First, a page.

It began in Somerville, Ma where I lived, loved and worked for 27 years. A wonderful, vibrant city and a beautiful Victorian lady who sheltered me near Davis Square. And, finally, a McMurray catalogue where dozens of varieties of chickens intrigued to lure me away.
Working in restaurants taught me to love food, but the ever increasing use of precooked, prepackaged products made me want to get back to basics - see where it was all coming from.
Five acres bordered by a seasonal stream, a river and back yards. Where chickens roam free, goats graze and winters are cold and snowy.
Keeping the farm small is a necessary piece to our ability to maintain an animal welfare based, quality product. Chickens love foraging, but they can be very disruptive to the landscape, and overpopulation will quickly leave the land barren of grasses, insects and life in general. For this reason, our flock is maintained at about 500 hens (and the odd rooster). Although this limits our production the pastures stay green as the chickens run free.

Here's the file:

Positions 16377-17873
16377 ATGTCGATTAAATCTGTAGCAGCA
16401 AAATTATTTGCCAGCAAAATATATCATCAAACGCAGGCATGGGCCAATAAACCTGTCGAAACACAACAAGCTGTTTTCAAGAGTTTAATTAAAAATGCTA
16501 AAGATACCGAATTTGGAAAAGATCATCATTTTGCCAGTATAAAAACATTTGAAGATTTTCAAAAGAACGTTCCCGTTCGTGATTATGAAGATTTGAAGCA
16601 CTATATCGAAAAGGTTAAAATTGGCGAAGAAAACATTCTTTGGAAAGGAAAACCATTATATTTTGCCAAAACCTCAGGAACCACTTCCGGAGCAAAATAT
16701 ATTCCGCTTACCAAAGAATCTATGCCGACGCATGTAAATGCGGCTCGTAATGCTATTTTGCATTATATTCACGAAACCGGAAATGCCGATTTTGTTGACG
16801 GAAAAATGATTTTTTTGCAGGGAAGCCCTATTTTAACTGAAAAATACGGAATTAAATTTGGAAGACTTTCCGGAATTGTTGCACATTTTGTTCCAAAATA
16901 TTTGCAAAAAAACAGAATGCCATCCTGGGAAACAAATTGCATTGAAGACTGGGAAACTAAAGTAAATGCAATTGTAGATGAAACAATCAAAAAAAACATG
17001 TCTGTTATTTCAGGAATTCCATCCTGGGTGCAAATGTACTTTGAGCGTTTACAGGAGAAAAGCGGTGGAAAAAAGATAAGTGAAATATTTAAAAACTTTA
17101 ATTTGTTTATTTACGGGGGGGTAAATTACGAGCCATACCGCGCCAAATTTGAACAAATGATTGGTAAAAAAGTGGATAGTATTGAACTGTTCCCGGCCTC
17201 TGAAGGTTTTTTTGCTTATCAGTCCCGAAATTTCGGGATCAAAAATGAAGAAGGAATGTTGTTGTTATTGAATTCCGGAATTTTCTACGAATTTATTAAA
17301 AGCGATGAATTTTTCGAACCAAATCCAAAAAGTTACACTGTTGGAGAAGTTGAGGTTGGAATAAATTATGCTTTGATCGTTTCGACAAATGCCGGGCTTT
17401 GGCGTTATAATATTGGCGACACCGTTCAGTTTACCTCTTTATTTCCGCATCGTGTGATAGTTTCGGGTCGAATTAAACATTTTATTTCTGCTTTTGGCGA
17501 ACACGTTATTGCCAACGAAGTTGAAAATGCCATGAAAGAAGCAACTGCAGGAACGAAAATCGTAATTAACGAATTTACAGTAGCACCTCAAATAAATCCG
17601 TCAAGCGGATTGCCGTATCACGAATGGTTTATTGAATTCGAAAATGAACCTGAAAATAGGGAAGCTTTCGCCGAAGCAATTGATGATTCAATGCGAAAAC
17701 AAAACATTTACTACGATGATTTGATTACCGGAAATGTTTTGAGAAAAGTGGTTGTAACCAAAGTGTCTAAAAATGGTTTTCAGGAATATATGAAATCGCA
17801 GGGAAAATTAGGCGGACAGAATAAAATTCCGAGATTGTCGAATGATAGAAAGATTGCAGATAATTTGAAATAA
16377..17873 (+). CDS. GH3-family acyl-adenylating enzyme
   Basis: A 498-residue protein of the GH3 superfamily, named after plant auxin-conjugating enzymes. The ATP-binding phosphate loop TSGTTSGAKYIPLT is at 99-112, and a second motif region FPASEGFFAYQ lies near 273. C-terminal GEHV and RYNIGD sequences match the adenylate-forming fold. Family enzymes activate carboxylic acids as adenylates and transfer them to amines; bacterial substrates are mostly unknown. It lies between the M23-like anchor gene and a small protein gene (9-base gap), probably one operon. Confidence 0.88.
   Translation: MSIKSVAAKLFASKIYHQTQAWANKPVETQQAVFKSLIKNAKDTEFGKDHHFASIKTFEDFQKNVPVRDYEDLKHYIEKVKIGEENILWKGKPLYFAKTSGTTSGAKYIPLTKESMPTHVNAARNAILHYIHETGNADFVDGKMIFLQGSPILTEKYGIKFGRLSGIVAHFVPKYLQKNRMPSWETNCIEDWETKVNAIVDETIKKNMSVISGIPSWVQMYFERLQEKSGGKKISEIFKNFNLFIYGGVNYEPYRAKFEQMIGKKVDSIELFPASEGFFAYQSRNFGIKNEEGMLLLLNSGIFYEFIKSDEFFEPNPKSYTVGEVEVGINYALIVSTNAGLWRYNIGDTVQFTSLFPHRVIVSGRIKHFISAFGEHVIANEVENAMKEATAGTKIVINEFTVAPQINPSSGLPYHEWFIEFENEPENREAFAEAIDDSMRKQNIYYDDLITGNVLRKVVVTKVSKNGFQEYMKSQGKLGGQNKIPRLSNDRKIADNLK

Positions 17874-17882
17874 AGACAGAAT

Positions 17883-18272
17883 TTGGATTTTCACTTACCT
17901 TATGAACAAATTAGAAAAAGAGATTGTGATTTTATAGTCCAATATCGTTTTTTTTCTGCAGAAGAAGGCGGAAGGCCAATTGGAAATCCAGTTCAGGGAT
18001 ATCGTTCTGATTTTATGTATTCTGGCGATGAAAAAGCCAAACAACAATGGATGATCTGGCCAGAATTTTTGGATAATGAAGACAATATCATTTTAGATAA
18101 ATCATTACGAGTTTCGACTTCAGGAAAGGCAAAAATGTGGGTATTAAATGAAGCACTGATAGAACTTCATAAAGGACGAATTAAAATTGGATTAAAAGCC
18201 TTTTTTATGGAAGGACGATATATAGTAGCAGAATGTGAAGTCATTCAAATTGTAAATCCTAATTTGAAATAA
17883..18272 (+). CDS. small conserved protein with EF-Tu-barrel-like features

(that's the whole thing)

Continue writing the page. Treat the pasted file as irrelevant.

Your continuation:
A second aspect of our commitment to sustainable agricultural is the solar systems that have been installed to cover the electrical needs of refrigeration and lighting. Thanks to an MDAR grant in 2013, we were able to solarize the barn roof with a 10K system. We added another 25K in 2016, and we now produce enough electricity to cover our home needs as well.
Packaging is an aspect of distribution that has negative environmental impact. We try to lessen this impact by using only cartons which are made from recycled materials. And all our eggs are delivered in salvaged cardboard boxes, or milk crates.
And, finally, in 2016 we switched our delivery vehicle to a hybrid car. Although we only distribute within Massachusetts, Cummington is far from any of our vendors so this step allowed us to lessen our use of fossil fuels.
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